"This syndicate has over a million members. The family of each of these members averages four people, which means that parliament, and the government, are ignoring the demands of five million people."
Qassem has no doubt who is to blame for the paltry pension allocated to members of the syndicate. He points the finger squarely at Ahmed Ezz, steel tycoon, NDP secretary for organisational affairs and head of the parliamentary Budget Committee, and at Youssef Ghali, NDP member and minister of finance.
"Ezz and Ghali wanted the syndicate to agree to foreign commercial workers being employed in the Egyptian market. We refused because there is already serious unemployment among graduates from the schools of commerce. How can we give away jobs that we don't have in the first place? And why should this have bothered Ezz and Ghali?" asks Qassem.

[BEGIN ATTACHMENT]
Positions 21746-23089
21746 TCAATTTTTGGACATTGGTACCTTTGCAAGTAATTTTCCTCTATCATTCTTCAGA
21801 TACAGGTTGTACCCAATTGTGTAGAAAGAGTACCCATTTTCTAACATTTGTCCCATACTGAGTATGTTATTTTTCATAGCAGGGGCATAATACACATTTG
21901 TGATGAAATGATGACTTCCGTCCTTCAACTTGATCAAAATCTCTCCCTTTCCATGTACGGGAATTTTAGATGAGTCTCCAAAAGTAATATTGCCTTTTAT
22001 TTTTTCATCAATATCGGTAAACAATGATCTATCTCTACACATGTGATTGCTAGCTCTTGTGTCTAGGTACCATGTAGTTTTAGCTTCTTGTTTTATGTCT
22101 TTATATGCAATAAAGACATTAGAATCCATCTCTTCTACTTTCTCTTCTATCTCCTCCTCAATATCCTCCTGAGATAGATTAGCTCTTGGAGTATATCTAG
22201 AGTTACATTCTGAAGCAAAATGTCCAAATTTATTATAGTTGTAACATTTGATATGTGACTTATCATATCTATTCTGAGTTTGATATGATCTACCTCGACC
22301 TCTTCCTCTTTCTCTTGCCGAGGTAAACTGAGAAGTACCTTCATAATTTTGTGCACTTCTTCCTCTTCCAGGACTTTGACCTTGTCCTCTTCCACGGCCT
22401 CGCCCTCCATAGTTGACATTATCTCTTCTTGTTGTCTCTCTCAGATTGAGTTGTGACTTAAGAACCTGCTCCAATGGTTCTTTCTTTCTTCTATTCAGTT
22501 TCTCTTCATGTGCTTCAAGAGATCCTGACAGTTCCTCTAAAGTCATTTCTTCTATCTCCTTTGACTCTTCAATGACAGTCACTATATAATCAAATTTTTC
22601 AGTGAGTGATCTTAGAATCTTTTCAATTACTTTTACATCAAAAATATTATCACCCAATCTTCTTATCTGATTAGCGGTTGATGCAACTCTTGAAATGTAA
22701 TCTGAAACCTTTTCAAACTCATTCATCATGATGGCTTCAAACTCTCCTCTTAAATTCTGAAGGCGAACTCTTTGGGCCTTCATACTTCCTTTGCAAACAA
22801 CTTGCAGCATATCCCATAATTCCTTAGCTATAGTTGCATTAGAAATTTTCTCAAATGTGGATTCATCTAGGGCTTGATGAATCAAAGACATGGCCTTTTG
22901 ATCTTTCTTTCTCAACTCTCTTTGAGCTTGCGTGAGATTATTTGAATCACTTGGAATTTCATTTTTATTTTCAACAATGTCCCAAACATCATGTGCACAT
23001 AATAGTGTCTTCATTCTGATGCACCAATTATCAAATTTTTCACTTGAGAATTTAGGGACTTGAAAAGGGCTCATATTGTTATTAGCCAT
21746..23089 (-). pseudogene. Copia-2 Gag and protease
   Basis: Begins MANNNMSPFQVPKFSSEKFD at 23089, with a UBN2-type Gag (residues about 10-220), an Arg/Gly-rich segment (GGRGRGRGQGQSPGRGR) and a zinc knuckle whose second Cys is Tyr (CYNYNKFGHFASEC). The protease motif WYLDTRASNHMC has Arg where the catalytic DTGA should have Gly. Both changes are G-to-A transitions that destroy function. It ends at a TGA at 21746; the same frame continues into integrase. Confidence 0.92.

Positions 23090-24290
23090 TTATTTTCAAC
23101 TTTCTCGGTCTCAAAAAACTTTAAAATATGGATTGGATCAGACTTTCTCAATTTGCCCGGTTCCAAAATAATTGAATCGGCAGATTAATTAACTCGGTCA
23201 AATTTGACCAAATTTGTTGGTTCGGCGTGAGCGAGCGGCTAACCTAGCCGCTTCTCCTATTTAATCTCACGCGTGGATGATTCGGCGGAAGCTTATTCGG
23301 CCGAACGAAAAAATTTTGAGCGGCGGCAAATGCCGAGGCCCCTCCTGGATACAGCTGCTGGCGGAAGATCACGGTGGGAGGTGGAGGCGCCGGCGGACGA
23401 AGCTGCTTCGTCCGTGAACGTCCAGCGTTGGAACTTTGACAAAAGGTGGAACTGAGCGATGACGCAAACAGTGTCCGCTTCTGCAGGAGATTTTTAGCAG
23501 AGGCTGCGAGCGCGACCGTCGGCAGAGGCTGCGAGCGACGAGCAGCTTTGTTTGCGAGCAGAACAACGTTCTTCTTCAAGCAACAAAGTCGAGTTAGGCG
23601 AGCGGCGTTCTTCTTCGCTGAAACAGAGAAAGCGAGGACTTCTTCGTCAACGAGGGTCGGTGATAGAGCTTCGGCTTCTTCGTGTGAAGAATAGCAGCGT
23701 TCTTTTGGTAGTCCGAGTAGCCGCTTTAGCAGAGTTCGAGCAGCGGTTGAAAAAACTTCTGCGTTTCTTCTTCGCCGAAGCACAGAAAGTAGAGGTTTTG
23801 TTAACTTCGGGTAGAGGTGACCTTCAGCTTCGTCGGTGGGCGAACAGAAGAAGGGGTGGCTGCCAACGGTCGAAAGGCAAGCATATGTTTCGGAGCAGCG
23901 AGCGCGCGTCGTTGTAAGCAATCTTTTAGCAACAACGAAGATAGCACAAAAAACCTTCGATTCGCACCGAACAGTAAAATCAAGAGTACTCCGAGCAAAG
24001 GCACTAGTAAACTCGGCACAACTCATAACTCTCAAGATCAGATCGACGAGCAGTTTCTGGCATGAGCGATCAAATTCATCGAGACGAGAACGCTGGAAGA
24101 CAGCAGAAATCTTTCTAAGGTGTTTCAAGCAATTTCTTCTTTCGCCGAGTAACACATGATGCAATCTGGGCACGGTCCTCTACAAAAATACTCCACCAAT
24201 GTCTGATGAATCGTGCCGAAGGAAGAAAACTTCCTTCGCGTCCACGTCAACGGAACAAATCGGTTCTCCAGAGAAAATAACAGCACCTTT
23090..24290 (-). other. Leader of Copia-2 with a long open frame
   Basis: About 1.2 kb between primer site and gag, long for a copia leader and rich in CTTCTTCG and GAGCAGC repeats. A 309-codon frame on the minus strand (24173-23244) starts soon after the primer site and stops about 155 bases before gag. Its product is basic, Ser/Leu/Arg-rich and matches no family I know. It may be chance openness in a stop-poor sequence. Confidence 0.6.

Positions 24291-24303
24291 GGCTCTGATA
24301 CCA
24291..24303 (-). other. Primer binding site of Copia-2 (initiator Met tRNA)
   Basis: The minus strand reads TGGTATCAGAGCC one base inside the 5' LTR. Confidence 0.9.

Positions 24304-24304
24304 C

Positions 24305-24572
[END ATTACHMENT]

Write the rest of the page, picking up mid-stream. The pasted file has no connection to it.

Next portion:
The message coming from the government, says Qassem, and from the ruling party and the parliament it controls, is clear. "They don't care about us."
Mounir Abbas, a leading member of the syndicate, predicts that the reaction to this show of disinterest will soon become apparent.
"There are several upcoming elections, Shura, legislative and presidential. Our voices, and those of our families, are not going to be raised for the National Democratic Party," Abbas says.
Qassem, Abbas and Raafat hope that the larger the strikes become the more aware the public will be about the urgent need for change.
"We need to get rid of all this humiliation. This is what we need to do," says Raafat. "If we are denied clean food and water; if we are denied decent public transport and if our children are denied education because we are poor then why should we want this government any more? And is it not this government that subjects us to this poverty in the first place?"